Mac Jones Rookie Review

April 3, 2022

Just how well did Mac Jones fare in his first season in the NFL?

Bursting Onto the Scene

If we flashback to the 2021 NFL Draft there was a lot of attention surrounding incoming rookies – stud QB prospects Trevor Lawrence and Trey Lance. Several high-profile pass-catchers like Ja’Marr Chase, Jaylen Waddle, and Devonta Smith. Kyle Pitts is an uber-athletic receiver listed as a Tight End. A known bell-cow back in Najee Harris.

One name that constantly flew under the radar: Mac Jones. Maybe everyone expected the Patriots would select him if available at #15. But all eyes were on the other stars as Jones ended up being the fifth quarterback selected.

Jones not only proved that he belonged, but that he belonged in the star conversation as well. The Patriots’ rookie signal-caller went above and beyond what was asked of him upon arriving in New England. He recorded 3801 passing yards, 22 TDs, 13 Ints, and a QBR (Quarterback Rating) of 50.9.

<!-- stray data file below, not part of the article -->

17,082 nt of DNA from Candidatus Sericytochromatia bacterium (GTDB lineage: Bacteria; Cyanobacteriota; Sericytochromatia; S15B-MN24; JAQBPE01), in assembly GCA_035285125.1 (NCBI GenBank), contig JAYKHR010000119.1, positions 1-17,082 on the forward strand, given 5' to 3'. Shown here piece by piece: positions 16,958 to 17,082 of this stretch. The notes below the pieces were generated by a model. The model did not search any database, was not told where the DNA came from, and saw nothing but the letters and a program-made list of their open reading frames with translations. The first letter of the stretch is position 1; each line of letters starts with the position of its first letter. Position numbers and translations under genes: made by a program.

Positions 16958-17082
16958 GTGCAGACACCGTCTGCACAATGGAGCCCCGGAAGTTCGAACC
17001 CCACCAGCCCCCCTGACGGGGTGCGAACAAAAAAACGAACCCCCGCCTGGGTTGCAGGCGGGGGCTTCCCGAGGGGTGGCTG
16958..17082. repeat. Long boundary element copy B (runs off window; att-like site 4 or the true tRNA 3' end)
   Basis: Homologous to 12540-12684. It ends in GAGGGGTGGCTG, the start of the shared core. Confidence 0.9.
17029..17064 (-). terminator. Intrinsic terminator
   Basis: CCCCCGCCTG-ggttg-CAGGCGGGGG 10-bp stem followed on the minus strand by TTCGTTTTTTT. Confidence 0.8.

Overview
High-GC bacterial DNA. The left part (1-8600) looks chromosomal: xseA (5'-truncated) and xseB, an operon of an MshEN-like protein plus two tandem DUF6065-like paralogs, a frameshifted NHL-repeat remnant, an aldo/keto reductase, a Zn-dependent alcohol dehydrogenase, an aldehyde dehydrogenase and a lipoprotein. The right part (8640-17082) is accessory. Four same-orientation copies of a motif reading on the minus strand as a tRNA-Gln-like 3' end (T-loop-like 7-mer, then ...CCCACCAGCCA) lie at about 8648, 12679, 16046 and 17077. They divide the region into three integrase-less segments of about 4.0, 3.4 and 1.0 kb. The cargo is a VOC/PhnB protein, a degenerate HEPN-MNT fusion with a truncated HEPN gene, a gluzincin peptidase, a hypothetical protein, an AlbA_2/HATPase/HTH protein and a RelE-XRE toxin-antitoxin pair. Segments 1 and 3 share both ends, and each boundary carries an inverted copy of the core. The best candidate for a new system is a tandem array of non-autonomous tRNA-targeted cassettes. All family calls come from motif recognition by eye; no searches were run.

Perhaps more important than the numbers was that Jones was able to lead the team back to the postseason, just two years after the departure of  Patriot legend Tom Brady. Many fans were worried about the short-term future. However, Mac Jones helped bring his team back to the playoff stage in just his rookie season.

Jones’ ability to lead the team and make smart plays on the field was clearly evident during the season. But let’s dive into what made Mac so successful last year and where he stacked up among the league’s best.

Taking Care of the Ball